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Georgia



  • How Alvin the Beagle Helped Usher in a Democratic Senate

    On the surface, Raphael Warnock's campaign ads featured a cute beagle. But they reflected a calculated – and successful – effort to counter racial dynamics in Georgia politics to bring about a historic victory. 



  • Georgia’s New Senators will Write the Next Chapter in Black-Jewish Relations

    by Jeff Melnick

    The history of the Leo Frank trial and lynching shows that, while both groups have faced prejudice and discrimination, "the glory of Black-Jewish relations has always been more aspirational than achieved." Georgia's two new senators have a chance to advance a coalition for progress and equity.



  • Will the Democrats Win in Georgia?

    by Jason Sokol

    Eugene Talmadge served three terms as Georgia's governor through a combination of racism, attacks on government, and a state electoral system that grossly overrepresented rural whites. The January 5 runoff will test whether at least one of those dynamics has changed in Georgia politics.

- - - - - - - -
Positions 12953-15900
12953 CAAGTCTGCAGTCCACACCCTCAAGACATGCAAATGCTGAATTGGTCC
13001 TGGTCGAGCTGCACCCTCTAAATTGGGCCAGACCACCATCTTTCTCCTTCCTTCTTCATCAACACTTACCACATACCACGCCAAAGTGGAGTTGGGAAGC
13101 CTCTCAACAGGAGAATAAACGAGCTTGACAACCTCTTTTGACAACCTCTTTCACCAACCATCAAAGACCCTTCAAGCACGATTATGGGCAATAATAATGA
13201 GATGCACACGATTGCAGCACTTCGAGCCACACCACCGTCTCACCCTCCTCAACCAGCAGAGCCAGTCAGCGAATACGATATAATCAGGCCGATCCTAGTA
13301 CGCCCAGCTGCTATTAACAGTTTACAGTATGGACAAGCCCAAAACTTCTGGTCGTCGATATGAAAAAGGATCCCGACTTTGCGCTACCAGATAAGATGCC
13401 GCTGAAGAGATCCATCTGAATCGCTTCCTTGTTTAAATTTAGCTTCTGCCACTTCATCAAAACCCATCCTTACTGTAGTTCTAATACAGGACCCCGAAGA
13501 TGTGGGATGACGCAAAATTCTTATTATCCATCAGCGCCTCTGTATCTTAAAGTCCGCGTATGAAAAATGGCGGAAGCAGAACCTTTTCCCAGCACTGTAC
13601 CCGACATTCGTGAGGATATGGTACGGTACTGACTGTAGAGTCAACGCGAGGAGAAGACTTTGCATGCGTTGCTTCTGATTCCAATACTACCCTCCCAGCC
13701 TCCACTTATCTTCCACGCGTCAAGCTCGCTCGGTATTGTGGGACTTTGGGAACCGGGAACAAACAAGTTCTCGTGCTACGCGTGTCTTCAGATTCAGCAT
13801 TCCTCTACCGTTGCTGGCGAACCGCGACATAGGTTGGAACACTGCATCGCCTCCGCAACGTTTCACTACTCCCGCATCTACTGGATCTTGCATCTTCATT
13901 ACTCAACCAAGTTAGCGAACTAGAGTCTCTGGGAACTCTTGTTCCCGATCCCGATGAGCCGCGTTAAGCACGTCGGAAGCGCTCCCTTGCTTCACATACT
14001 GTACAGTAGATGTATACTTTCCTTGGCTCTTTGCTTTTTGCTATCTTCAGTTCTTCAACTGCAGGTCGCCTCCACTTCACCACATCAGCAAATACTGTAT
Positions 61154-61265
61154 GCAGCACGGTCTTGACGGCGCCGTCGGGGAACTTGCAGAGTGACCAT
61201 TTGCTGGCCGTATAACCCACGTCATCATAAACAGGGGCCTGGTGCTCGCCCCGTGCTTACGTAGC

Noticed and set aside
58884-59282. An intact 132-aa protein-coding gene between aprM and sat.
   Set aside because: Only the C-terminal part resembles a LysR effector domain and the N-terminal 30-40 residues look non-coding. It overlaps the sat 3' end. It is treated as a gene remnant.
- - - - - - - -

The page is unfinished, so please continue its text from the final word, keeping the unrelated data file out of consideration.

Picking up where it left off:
• Even if Georgia Turns Blue, North Carolina may not Follow

    by Michael Bitzer and Virginia Summey

    North Carolina's politics have long been characterized by a competition between fairly evenly balanced forces of conservatism and moderation. Democrats who hope to permanently tip the state in their favor are likely to be disappointed. 



  • How Atlanta’s Politics Overtook the Suburbs, Too

    Kevin Kruse is among the scholars of Atlanta who offer insight on how the growth of the metro area has overcome the division between the city and its suburbs and turned Georgia purple.



  • There’s A Long History Behind Stacey Abrams

    Historian Martha S. Jones places Stacey Abrams's political leadership in Georgia in the historical context of Black women's political organizing and activism. 



  • Georgia’s Political Shift – a Tale of Urban and Suburban Change

    by Jan Nijman

    If Georgia is demographically and politically becoming unlike neighboring Republican strongholds like Alabama and Tennessee, it has, in some respects, moved in a similar direction as Arizona, where the two major metropolitan regions of Phoenix and Tucson make up over 80% of the state’s population, and where Democrats have improved their standing in recent years.